One does wonder how the narrative would look like if the linesman had just made the right call and allowed Alvaro Morata’s equalizer to stand. But he didn’t, so it wasn’t, and here we are, back in CRISIS. By the width of Morata’s shoulder hairs, Chelsea and Conte are teetering on the precipice once again. Life comes at you at whiplash-inducing speeds. Remember how much better we all felt after that performance against Barcelona? Yeah, no one does.
Then again, we knew this would happen. We should be familiar with how the media works, even the bigger, less tabloid-y outlets. And so as sure as Tuesday follows Monday, a loss on Sunday means CRISIS is back, with plenty of stories new and old. Here are the two biggest ones.
First, a bit of old news repackaged as new, with Italy sticking their nose in again to poke at the fleshy underbelly of Conte’s situation.
Chelsea’s Antonio Conte confirmed as Italy’s No 1 choice to be national coach https://t.co/BMwIMKI67w— The Guardian (@guardian) February 27, 2018
Brand new Italy Football Federation Vice-commissioner Alessandro Costacurta is at it again, talking about things that he’d like (Conte to lead Italy), but isn’t likely to make happen (last time this came up and Costacurta ran his mouth, Conte said in no uncertain terms that this was nonsense and the other AC had no idea what he was doing or talking about).
Same story, different day, as first reported by La Gazzetta dello Sport.
“I’ll definitely talk with him in a couple of months.”
Italy like Conte because he dragged a sub-par team all the way into the 2016 Euro quarter-finals, only losing to Germany in a penalty shoot-out. His coaching imprint was all over the way the team played — highly disciplined, defensively sound, target center-forwards the focus of moving the ball up the pitch. Sounds familiar, right? Frankly, it helped him get the Chelsea job. And now Italy want him back.
“[Conte] has already shown he knows how to be national team coach while the others haven’t yet.
“That doesn’t mean I wouldn’t be happy with Mancini or with Ancelotti – although [Ancelotti] seems to have removed himself from consideration.”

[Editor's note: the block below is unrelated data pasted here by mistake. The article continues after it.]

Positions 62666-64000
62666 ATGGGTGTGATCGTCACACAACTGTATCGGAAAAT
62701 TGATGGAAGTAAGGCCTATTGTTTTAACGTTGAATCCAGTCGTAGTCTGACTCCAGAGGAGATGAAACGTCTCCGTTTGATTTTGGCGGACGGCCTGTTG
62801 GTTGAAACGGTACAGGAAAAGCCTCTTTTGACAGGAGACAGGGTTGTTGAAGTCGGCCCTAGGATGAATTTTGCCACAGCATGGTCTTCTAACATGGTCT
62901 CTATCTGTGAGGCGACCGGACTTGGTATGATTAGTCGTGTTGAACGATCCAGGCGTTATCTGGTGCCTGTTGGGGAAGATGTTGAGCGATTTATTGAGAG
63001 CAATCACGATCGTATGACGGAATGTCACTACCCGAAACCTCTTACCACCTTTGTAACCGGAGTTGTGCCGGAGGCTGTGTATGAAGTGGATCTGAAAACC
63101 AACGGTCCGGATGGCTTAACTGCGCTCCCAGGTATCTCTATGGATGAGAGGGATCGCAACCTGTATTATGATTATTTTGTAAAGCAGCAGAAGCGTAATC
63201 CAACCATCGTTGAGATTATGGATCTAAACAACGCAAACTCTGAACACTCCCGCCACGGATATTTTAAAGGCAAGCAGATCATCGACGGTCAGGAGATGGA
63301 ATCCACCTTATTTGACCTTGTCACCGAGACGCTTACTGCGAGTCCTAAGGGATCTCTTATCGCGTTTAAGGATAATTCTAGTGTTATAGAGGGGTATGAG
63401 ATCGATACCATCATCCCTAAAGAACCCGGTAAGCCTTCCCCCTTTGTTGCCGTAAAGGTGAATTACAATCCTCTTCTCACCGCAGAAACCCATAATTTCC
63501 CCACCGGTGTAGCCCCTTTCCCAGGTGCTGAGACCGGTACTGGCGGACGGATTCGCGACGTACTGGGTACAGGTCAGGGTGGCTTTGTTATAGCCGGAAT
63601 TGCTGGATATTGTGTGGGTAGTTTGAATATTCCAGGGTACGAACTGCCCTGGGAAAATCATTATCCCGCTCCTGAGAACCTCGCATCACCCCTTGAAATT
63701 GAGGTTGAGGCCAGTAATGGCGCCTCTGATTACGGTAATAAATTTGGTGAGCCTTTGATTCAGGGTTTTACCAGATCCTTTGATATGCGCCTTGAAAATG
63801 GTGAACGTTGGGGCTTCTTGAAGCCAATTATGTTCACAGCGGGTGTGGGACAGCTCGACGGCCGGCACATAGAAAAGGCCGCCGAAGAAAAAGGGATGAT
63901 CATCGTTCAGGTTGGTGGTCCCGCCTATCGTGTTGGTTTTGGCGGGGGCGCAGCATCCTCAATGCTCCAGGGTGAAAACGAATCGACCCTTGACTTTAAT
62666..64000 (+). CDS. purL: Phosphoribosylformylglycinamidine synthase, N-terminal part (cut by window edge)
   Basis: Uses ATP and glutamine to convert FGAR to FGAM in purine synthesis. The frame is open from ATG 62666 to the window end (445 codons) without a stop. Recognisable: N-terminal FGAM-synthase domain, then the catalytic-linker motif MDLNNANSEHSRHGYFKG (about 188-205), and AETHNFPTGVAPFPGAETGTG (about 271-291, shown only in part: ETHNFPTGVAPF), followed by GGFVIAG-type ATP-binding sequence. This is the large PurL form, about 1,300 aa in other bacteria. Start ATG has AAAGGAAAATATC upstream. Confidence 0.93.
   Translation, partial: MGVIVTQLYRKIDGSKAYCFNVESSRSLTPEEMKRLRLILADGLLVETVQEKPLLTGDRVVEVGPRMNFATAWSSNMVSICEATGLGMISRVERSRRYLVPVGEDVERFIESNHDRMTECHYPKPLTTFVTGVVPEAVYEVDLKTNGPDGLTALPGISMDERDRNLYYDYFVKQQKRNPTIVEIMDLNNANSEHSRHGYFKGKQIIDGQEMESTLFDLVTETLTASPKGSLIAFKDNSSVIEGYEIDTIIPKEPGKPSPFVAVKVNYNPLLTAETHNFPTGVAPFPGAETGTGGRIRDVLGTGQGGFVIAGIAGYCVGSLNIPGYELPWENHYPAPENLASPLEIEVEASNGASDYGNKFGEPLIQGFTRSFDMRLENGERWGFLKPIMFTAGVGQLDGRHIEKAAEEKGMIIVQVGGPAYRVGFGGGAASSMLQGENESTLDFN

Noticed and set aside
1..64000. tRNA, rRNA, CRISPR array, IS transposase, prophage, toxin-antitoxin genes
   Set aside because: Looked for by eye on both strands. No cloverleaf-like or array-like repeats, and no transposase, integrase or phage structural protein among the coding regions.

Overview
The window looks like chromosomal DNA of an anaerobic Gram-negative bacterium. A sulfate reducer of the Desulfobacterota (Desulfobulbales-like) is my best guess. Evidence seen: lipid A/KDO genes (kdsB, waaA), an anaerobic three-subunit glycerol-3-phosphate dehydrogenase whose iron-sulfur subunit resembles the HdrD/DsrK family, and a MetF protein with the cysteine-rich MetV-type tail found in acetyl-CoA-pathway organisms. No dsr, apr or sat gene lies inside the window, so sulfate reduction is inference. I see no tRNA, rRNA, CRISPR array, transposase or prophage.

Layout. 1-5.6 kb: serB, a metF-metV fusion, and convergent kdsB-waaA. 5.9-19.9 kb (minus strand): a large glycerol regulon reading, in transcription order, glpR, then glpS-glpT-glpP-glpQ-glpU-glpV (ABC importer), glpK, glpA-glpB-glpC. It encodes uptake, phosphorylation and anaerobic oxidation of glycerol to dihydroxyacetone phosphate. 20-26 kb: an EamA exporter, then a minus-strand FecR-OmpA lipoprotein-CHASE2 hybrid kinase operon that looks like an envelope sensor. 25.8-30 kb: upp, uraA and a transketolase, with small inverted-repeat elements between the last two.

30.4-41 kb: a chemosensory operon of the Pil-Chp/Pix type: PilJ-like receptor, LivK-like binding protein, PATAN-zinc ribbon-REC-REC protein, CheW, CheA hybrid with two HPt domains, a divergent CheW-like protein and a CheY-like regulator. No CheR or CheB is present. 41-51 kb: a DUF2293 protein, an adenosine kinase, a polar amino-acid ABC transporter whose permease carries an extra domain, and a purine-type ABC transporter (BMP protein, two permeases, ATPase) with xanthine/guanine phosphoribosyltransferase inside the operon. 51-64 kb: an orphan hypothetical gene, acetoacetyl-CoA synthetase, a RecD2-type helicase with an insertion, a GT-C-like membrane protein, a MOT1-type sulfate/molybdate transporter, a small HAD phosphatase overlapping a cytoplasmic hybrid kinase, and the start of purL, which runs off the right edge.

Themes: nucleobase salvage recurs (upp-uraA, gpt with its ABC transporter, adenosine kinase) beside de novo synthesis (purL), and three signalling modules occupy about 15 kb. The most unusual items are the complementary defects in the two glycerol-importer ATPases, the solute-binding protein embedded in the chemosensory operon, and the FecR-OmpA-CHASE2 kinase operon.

Really, the only thing to take away from this story is that should the Conte apple fall from the Chelsea tree, Italy will gladly scoop him up. But talking to the man himself likely won’t help: he has insisted time and again that he’s determined to see his contract at Chelsea through to its end next season, and the primary reason he quit Italy in the first place was that international management was simply very boring and he wanted to live the day-to-day grind (and drama) of club management once again.
“In our line of work, we always have a bag packed. My intention is to remain here, but if something were to change, there would be several different scenarios opening up.”
“In 14 years, Chelsea have changed coach 10 times, so they do have a tendency to chop and change here. It’s no problem for me, in fact I really like pressure. I just hope it doesn’t affect the players.”
“I said very clearly, I have a contract to 2019. I intend to respect it. After that, anything can happen in football. I am happy at Chelsea, but both parties need to be happy.”
-Antonio Conte; Source: Mediaset Premium via London Evening Standard
There should be no worry about Conte managing to land a job after Chelsea — a sack by the Blues is an expected outcome for any head coach and most have gone on to even greater heights after getting theirs.
Meanwhile, we have Chelsea insider Matt Law’s latest dispatch in the Telegraph, unsurprisingly also concerning Conte’s future, namely a potential replacement (which Conte insist we won’t need because HE’S NOT [FUNNING] LEAVING). But there is CRISIS here, too, as Chelsea apparently can’t afford number one candidate Luis Enrique’s wage demands.
The staggering thing about this story is how much Law claims Luis Enrique was earning in his third and final year at the helm in Barcelona: £16.5 million a year. That’s more than Guardiola makes at Manchester City these days!
Chelsea pay their managers well of course, but that well? Conte is the highest paid in club history at £9.5 million-a-year on the improved contract from last summer. Pep is said to be on £15 million.
Luis Enrique netted one Champions League, two La Liga titles and three Cope del Rey trophies in his spell at Camp Nou. But apparently he’ll have to swallow a hefty pay cut if he wants access to the sidelines at Stamford Bridge. How can a man live on just seven figures? Who knows. The struggle is real.
What may be a blessing in disguise, the former Barcelona manager’s unrealistic demands could supposedly open the door for two other hot hot hot candidates as well, Napoli’s Maurizio Sarri and former BVB boss Thomas Tuchel. While the head-strong Tuchel sounds like trouble from the start, Sarri could be an intriguing option.
Of course we have no actual idea of how seriously Roman Abramovich and the board are considering — if they are at all — the possibility of replacing Antonio Conte. Abramovich of ten years ago might have sacked Conte four months ago. Abramovich of now? Who knows. We do know that since the large severance payouts to Roberto Di Matteo and Jose Mourinho (even after negotiating a reduced payout for what was then still a 3.5-year deal), Chelsea have started to manage even this side of the balance sheet more responsibly.
Until we get a firm sign from our inscrutable management — maybe they can try Vatican-like smoke signals? — we won’t know what they’re thinking. We do know that Conte claims he wants to stay. We also know that the season so far at Chelsea is right on the borderline of acceptable and sackable.
So until Conte and Chelsea start winning again, CRISIS mode will rage on unabated, the papers will gleefully pile on, and Chelsea Twitter will be watched through covered eyes.